The "New Evangelization" of the World:

The contemporary culture into which we are sent as members of this missionary Church has clearly lost its way, throwing off almost every remnant of Christian influence. It has embraced a "new" paganism. This phenomenon isn't really all that new. It is just dressed up in the sophistry of an age that purports to be "enlightened" when it is lost. The growing embrace of license over liberty, death over life, the use and abuse of the goods of the earth over stewardship, are phenomenon that are all being fueled by a counterfeit notion of freedom as a raw power over others and the accompanying delusion that "freedom" implies some feigned "right" to choose even what is wrong.

The result of this rejection of the truth is tantamount to a practical atheism. It is also not new. It is simply Eden's error written large in an age which has once again rejected God and His plan for the human race. Contemporary humankind, reeling from this rejection, like Cain, wanders aimlessly in a land of Nod, East of Eden. America (which consistently polls as one of the most "religious" of the Nations of the West) has little evidence of the influence of religious faith in its daily life. The principles derived from any past influence of that faith are no longer found in its increasingly coarse culture. It was Alsitair Mcintyre who once explained this anomaly well: "The creed of the English" he wrote "is that there is no God but it is wise to pray to him from time to time." Let's be honest, this is also the "creed" of the West.

"Religion" is acceptable as long as it is kept "private". Yet, of all religious expressions, Christianity can never be "kept private". It must be given away in love. The Incarnation of God in Jesus Christ is profoundly public. Christian faith may be personal but it cannot be private. It proclaims a God who loves the world that He created so much that He wrote the universal laws governing all men and women into the fabric of a natural law. This God who fashioned us also made us to reflect Him through our capacity for freedom, our ability to choose. He invites us now to choose what is right and true. Christians proclaim that there are some choices that are universally wrong. Also, that there is an objective truth for all men and women, all cultures and all times and that freedom must be exercised in reference to this truth and with regard for our neighbor (no matter how small) and his/her goods. Truth is truth for all men and women. The new pagans find this kind of "absolutism" to be offensive. However, its reassertion by a renewed Church is the only thing that will set freedom free. This task is part of the "New Evangelization."

Throughout his writings, homilies, catechetical instructions and addresses, this Pope has opined over the emptiness and sadness of our age. He has noted the obvious, many cultures, formerly infused with a Christian culture, are now "post-Christian" and need to be "re- evangelized." This is the mission of the "New Evangelization" When he last visited the Americas, just before the turn of the third millennium; he addressed this challenge in a letter entitled " To the Church in America":

"The new Evangelization calls for a clearly conceived, serious and well organized effort to evangelize culture. The Son of God, by taking upon Himself our human nature, became incarnate within a particular people, even though His redemptive death brought redemption to all people, of every culture, race and condition. The gift of His Spirit and His love are meant for each and every people and culture, in order to bring them all into unity after the perfect unity existing in the Triune God" (Pope John Paul II, Ecclesia in America, 70).

We who live in America know firsthand the sadness of the loss of this Christian influence. Only a holy, vibrant faith filled Catholic Church can bring this culture of death, use and darkness to a new conversion and transformation. This is the "New Evangelization". Given the influence of Christian faith in the past and the current state of moral decline in our nation and indeed in all of North and South America, we need to view the entirety of the American continent now as "missionary territory".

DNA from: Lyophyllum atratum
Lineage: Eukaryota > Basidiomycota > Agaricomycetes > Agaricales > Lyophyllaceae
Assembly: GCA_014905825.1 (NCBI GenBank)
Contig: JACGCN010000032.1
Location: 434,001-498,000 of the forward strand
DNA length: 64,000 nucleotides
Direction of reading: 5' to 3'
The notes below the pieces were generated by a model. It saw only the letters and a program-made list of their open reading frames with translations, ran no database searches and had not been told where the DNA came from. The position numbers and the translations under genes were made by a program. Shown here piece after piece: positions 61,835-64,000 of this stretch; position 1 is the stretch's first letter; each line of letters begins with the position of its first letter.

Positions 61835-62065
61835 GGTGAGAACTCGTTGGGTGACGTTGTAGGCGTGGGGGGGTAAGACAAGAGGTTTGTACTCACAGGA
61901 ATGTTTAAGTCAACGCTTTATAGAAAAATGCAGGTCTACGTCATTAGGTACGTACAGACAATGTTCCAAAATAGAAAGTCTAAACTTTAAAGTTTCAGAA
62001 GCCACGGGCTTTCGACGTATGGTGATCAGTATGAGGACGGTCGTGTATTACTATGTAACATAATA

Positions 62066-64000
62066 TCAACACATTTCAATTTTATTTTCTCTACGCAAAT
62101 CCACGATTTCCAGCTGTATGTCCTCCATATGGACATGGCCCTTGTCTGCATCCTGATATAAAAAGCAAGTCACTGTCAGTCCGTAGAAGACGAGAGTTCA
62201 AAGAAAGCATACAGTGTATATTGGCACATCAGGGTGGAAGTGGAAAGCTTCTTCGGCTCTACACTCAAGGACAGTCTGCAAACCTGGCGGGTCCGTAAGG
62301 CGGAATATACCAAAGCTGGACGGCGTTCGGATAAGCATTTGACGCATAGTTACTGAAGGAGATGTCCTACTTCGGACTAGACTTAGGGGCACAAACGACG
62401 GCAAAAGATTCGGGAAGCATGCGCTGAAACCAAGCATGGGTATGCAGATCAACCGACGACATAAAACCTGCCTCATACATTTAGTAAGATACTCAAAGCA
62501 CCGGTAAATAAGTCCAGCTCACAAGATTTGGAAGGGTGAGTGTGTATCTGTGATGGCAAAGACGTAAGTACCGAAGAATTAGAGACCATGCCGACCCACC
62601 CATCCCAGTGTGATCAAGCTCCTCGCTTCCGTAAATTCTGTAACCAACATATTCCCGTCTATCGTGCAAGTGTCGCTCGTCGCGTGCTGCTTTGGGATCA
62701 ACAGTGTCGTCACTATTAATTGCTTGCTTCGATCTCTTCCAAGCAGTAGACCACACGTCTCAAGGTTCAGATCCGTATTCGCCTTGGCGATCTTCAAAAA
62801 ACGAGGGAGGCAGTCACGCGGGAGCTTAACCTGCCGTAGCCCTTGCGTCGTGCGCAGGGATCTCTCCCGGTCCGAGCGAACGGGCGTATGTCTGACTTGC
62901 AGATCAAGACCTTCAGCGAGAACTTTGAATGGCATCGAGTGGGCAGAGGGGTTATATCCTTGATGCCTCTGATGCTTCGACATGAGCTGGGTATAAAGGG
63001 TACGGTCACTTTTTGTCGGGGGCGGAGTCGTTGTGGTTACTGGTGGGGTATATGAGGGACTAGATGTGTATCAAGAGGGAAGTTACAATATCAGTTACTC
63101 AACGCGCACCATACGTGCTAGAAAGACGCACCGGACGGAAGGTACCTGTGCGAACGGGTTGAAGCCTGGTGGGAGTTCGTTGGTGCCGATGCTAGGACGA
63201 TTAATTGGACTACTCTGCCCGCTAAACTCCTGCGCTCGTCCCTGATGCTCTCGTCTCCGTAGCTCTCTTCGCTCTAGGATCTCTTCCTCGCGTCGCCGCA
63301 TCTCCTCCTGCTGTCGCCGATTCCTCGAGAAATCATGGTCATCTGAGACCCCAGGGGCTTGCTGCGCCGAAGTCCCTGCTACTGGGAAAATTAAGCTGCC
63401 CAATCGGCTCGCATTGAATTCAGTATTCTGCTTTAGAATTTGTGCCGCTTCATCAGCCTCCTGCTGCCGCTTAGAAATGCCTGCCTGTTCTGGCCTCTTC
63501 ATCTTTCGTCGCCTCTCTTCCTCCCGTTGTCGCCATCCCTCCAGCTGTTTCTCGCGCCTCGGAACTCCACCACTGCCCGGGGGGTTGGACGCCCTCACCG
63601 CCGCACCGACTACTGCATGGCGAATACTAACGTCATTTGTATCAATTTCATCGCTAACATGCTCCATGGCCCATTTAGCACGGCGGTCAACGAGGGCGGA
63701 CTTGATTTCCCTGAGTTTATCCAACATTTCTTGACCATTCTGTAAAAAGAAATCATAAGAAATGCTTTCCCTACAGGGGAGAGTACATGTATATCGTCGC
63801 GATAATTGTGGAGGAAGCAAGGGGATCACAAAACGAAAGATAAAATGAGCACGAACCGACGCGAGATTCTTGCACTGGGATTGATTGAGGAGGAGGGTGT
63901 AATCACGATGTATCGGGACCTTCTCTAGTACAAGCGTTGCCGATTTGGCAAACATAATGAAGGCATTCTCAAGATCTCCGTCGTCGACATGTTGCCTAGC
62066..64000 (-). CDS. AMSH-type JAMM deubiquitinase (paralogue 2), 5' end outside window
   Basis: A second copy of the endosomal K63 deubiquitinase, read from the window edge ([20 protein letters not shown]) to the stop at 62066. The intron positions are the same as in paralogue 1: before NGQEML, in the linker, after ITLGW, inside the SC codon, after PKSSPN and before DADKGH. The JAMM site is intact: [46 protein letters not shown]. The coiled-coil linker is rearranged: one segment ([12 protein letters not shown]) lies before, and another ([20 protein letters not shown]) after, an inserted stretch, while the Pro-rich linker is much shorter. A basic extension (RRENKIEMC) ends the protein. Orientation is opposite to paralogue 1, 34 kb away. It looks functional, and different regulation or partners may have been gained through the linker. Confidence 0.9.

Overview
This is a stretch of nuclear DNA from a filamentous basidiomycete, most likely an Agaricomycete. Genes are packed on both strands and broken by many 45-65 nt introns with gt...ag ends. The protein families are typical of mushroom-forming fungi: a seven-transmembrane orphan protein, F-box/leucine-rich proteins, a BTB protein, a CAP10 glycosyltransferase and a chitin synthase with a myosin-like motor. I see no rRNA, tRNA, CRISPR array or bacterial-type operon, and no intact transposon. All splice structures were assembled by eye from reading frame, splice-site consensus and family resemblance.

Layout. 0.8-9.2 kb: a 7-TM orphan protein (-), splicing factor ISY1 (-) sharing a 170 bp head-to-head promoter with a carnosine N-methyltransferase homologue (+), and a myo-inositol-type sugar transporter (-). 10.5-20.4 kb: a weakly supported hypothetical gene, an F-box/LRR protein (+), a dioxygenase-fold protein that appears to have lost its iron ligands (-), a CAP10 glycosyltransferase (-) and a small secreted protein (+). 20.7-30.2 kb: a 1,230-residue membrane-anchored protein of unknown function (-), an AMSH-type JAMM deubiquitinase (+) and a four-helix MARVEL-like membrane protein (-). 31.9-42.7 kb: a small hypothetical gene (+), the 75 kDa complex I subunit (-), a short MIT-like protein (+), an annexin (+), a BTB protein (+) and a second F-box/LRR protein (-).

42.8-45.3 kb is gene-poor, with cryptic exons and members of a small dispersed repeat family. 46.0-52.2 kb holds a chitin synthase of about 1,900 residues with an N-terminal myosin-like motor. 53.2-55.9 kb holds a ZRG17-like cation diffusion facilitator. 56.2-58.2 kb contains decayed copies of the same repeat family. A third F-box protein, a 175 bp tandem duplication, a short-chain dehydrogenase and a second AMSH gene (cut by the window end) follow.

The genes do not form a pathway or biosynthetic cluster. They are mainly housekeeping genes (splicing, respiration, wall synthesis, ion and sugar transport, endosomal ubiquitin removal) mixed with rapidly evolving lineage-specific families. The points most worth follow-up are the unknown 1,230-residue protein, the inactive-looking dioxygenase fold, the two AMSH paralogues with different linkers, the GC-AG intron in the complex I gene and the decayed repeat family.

Our Mission:

The challenge of this "New Evangelization" is clear; we are all called to live out our baptismal vocation through lives of sacrificial service within the Church. Then, as members of Christ's Body, we are called into the world. All of the faithful, men, and women, lay, clergy and religious - ALL of the faithful - need to view themselves as missionaries. We need to fully grasp that the mission of the Church is OUR mission. It is not reserved for a group of "professionals" but is the task incumbent on all of the faithful. We are sons and daughters of the Church, which is a seed of the Kingdom, scattered in the midst of this field called the world. God still loves the world so much that He still sends His Son, through you and I.

Since the Second Vatican Council in the Catholic Church, the consistent emphasis of the teaching concerning missionary activity has been the fundamental truth that the Church is by nature missionary and that every baptized Christian participates in that missionary activity. Our task, no matter what our state in life or vocation, is to be missionaries, in every nation and to every culture. That understanding lies at the heart of what it means to be Christian - we carry on the redemptive mission of Jesus Christ.

All Christians need to hear once again the call to "put out into the deep" and lower our nets for a catch. This is a new missionary age and we are its new missionaries. Theologians and philosophers speak of asymmetry. As mere humans we often, we see life as "either/or" when it is truly "both/and". The asymmetry of the purification and the springtime is an example of the application of asymmetry to our contemporary age. While we are proceeding as a Church through a time of deep purification, we are also, at the same time, experiencing a simultaneous springtime of missions.

The Lord of the harvest is calling workers for the New Evangelization of His Church. Then, as loyal sons and daughters of that Church, He is sending them into the fields for a New Evangelization of the world. Let's all hear that call to "put out into the deep" and lower our nets for a catch!


Deacon Keith Fournier is a married Roman Catholic Deacon, who also serves the Melkite Greek Catholic Church with approval. He is a human rights lawyer and a graduate of the John Paul II Institute of the Lateran University, Franciscan University of Steubenville and the University Of Pittsburgh School Of Law. He is a co-founder of the Your Catholic Voice Movement and also the founder of Common Good.